Table of Contents Author Guidelines Submit a Manuscript
Journal of Ophthalmology
Volume 2018 (2018), Article ID 2043718, 8 pages
Research Article

Reliability of Ocular Aberration Measurements in Children with Moderate and Low Myopia under Scotopic Conditions

1State Key Laboratory of Ophthalmology, Zhongshan Ophthalmic Center, Sun Yat-sen University, Guangzhou, China
2Aier School of Ophthalmology, Central South University, Changsha, Hunan Province, China

Correspondence should be addressed to Weizhong Lan and Xiao Yang

Received 31 July 2017; Revised 19 November 2017; Accepted 30 November 2017; Published 11 February 2018

Academic Editor: Tamer A. Macky

Copyright © 2018 Zhouyue Li et al. This is an open access article distributed under the Creative Commons Attribution License, which permits unrestricted use, distribution, and reproduction in any medium, provided the original work is properly cited.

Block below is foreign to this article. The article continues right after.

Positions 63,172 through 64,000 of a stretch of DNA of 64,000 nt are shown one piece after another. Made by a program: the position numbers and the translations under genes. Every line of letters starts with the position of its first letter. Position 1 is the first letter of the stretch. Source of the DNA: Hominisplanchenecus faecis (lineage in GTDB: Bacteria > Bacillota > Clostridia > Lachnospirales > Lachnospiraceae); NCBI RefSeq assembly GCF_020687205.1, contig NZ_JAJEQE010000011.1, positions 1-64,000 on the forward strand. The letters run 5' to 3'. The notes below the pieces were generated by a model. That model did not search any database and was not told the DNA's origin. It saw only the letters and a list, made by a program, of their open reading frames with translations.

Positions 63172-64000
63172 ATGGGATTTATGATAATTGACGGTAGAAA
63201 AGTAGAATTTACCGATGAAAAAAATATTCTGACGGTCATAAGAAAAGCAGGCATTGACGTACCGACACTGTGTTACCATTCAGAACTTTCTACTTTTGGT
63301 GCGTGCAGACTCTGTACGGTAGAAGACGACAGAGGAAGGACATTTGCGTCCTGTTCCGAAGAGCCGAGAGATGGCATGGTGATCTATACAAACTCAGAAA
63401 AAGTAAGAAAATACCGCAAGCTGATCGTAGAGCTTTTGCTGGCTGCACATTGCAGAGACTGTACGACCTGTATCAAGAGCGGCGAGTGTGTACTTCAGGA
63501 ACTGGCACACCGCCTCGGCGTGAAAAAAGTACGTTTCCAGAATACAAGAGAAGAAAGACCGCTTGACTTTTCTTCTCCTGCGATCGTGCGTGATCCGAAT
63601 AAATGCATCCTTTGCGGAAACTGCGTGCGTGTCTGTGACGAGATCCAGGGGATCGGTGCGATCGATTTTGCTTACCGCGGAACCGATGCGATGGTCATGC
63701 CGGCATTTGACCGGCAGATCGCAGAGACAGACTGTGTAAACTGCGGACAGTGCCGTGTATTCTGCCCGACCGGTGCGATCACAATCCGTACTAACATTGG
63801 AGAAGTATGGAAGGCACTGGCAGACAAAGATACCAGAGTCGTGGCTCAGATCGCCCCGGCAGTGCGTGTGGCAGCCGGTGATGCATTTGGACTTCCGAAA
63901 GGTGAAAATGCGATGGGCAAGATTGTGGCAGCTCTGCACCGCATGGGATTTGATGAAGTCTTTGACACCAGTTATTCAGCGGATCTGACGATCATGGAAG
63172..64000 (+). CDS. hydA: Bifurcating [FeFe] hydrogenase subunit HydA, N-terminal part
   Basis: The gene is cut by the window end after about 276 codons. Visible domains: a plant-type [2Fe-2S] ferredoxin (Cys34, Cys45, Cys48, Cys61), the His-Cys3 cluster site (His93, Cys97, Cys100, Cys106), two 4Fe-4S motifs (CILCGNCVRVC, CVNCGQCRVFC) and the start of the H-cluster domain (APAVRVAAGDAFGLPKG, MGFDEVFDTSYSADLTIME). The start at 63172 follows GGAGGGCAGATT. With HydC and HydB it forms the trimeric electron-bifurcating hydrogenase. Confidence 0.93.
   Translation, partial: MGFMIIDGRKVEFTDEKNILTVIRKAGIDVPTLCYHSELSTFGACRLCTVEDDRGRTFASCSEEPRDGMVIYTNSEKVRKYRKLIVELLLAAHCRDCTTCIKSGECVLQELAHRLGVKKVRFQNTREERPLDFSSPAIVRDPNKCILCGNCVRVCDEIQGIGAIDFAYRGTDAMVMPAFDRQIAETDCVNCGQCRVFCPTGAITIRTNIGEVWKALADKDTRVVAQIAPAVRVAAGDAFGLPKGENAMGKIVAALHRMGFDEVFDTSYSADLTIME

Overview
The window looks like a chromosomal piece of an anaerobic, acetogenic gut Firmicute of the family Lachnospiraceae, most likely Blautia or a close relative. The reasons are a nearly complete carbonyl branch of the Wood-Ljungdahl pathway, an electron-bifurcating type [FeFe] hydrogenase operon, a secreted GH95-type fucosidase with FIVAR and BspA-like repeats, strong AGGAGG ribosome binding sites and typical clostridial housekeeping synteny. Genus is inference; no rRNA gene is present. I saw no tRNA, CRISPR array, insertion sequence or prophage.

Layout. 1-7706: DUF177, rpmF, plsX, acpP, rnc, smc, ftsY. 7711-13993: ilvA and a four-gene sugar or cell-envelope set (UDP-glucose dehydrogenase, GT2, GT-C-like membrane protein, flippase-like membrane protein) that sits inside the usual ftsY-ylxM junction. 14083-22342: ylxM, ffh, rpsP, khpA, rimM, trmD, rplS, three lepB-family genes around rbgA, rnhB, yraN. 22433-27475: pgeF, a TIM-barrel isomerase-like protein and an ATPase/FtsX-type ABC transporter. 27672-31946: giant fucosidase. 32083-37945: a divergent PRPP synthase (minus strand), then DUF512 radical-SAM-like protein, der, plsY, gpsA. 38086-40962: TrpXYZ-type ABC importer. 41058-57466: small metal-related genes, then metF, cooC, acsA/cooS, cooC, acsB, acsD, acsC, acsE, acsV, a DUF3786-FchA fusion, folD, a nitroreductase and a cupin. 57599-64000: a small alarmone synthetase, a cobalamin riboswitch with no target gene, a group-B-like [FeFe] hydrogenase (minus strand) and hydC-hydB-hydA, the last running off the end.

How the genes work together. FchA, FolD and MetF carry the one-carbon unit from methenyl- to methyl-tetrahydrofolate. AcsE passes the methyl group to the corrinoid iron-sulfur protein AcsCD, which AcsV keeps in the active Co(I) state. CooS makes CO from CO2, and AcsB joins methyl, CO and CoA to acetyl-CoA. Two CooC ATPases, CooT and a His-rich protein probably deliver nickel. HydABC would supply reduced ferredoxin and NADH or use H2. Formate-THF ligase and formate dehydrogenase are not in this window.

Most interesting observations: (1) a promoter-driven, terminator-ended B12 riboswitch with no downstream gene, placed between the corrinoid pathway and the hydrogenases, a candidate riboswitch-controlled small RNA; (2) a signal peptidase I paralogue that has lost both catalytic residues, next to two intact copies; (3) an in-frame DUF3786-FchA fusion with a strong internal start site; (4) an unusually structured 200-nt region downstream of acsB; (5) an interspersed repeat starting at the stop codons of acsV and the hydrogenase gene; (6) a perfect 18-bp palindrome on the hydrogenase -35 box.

Purpose. To investigate the reliability of ocular aberration measurement in myopic children under scotopic conditions and to validate the mathematical Zernike pupil scaling-down technique. Methods. Ocular aberrations of 45 myopic children were examined under scotopic conditions via iTrace aberrometer. The intra- and intersession repeatability was evaluated for both the measured values with the true pupil sizes and the estimated ones that were determined by scaling down the pupil sizes to the largest integer value across all measurements. Results. The intra- and intersession difference of clinically measured aberration was generally insignificant, and the ICCs for each aberration component exhibited good to excellent reliability (ICCs > 0.4). Similar results were found for the estimated aberration using the scaling-down technique. Although the majority of the estimated Zernike components were comparable with the corresponding measured one, the estimated values of defocus, coma, and the corresponding total aberrations were found significantly smaller than the measured values (all ). Conclusions. The ocular aberration measurements in myopic children under the circumstances described are reliable. The scaling-down technique is a useful option for comparing the results obtained from different pupil sizes, but the estimated Zernike coefficients were not always comparable with the corresponding measured values.